In other words, while agencies are often focused on a single project, Ernstrom and Halliday argue that a programmatic guarantee covering an entire business line is much more effective than a simple cash guarantee to ensure stakeholders are all able to weather the default event. What’s more, since surety is programmatic it doesn’t put the same strain on a contractor’s balance sheet as a letter of credit, freeing up much-needed liquidity.
In the lead-up to deployment, Ernstrom and Halliday went on a ratings agency road show to find out how to bring surety into the P3 marketplace.
During their conversations with the ratings agencies, Ernstrom noted that it was a learning process for both sides. For his part, he said that he had always believed the ratings agencies were primarily concerned with a contractor’s liquidity, when in reality, payment certainty was their primary focus. Because at the end of the day, the ratings agencies’ concern is whether or not investors will get what they were promised.
On the other side of the coin, Ernstrom said the ratings agencies were under the impression that surety would act similarly to insurance, meaning there would be a long, hostile claims process involved in reconciling a project default. Here, Halliday was able to show them that was not the case. “What we set about on with the bond was how to create a new form that made the resolution of the issue, whatever it was, be more certain in a specific timeframe,” he said.
Once it became clear the agencies were after an expressly stated coverage of liquidated damages and a quick resolution guarantee, those were implemented into the Walsh bonds. “Within those 15 days we’re going to do one of two things: one, we’re going to tell you that you’re right, we have a default and we’re on it; or two, we’re going to tell you that we’ve investigated and we don’t think so. Everyone likes number one but they don’t necessarily like number two, so what do we do about number two? Well here’s where the innovation comes in,” says Halliday.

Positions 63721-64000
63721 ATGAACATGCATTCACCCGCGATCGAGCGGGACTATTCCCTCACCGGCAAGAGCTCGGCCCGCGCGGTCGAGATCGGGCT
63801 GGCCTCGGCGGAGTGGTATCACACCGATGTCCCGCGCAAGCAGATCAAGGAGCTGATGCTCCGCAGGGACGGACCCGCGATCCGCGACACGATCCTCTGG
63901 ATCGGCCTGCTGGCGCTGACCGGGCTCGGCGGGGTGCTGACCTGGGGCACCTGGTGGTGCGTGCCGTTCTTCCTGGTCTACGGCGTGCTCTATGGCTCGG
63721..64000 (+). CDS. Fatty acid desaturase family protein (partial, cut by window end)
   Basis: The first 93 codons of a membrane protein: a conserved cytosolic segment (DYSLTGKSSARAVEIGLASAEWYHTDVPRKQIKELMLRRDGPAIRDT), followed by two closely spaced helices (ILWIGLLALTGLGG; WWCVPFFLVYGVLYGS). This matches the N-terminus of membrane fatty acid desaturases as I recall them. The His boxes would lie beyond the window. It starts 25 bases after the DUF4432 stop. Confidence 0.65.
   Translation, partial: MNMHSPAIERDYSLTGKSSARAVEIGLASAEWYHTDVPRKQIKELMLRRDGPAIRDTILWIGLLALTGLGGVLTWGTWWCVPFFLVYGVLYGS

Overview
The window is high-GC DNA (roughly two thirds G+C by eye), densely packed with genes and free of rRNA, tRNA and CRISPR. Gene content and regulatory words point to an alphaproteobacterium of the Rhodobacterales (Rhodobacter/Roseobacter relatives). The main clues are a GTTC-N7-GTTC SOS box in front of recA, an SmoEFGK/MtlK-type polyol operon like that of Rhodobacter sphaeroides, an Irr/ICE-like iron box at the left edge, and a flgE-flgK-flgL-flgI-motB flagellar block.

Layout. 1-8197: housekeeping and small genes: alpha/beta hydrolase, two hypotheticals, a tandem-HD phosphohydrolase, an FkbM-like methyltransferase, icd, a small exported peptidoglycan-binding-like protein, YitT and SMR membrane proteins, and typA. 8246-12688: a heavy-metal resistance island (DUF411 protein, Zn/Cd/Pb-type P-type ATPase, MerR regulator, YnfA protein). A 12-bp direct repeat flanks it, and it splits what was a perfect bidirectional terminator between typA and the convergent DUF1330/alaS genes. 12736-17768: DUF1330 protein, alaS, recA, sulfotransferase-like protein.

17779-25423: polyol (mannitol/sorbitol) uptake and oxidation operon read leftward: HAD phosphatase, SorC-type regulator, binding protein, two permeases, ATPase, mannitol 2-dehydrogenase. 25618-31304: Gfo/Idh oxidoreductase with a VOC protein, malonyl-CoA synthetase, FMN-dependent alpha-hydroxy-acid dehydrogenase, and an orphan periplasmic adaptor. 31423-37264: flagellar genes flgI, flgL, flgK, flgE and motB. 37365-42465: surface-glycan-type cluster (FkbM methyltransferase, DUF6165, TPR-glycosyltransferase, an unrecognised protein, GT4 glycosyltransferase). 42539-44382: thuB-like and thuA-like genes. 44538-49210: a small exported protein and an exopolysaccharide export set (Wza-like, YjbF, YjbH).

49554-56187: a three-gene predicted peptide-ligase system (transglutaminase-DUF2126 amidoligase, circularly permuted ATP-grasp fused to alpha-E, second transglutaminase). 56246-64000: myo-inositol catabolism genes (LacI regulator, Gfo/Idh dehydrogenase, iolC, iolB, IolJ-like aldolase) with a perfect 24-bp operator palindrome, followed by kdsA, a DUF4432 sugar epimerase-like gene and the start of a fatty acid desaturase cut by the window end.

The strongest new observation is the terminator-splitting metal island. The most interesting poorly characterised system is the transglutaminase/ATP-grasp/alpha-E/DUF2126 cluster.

Halliday explains that Travelers established a pre-arrangement with internationally-recognised arbiter JAMS that calls for the surety to register a case within three days of the close of its investigation. JAMS will hear the case within a 30-day window and make a ruling. If they rule that the contractor is indeed in default and that the default is covered by the bond, then the surety will honour that decision and make the required payment. If the payment or decision of the arbiter is disputed by either party, it can be brought to a general court. But until the JAMS decision is reversed, both parties are required to abide by it, according to the bond form.
“When S&P looked at it, I think they counted about a 60-day period that would allow them to recover the same amount of money as a letter of credit, but it would also provide a much larger limit of coverage because a bond can be secured at a much larger amount than a letter of credit,” he said. “As a result of that, on the Pennsylvania Bridge bonds, our S&P rating got notched up two points.”
With a nod from S&P, the project moved forward with successful issuance of $890 million in performance and payment bonds. “They were seeking a 10 percent letter of credit, so there was a lot broader coverage,” said Halliday. “So S&P for the first time rated a project with this performance bond as it would have if it was a letter of credit – and that helped the Walsh Group.”
AN INDUSTRY SOLUTION?
Looking ahead, Halliday says he sees the dispute resolution bond as a potential industry solution. He notes that the bond form had been discussed in conversations about the Maryland Purple Line project, though whether it will ever be utilised is yet to be seen. Nonetheless, it is worth noting that it was even brought up at all in that project and other projects that Ernstrom and Halliday could not discuss.
“We’d like to see long-term some standardisation of it and certainly all sureties should be comfortable with it and be able to write it if they can.”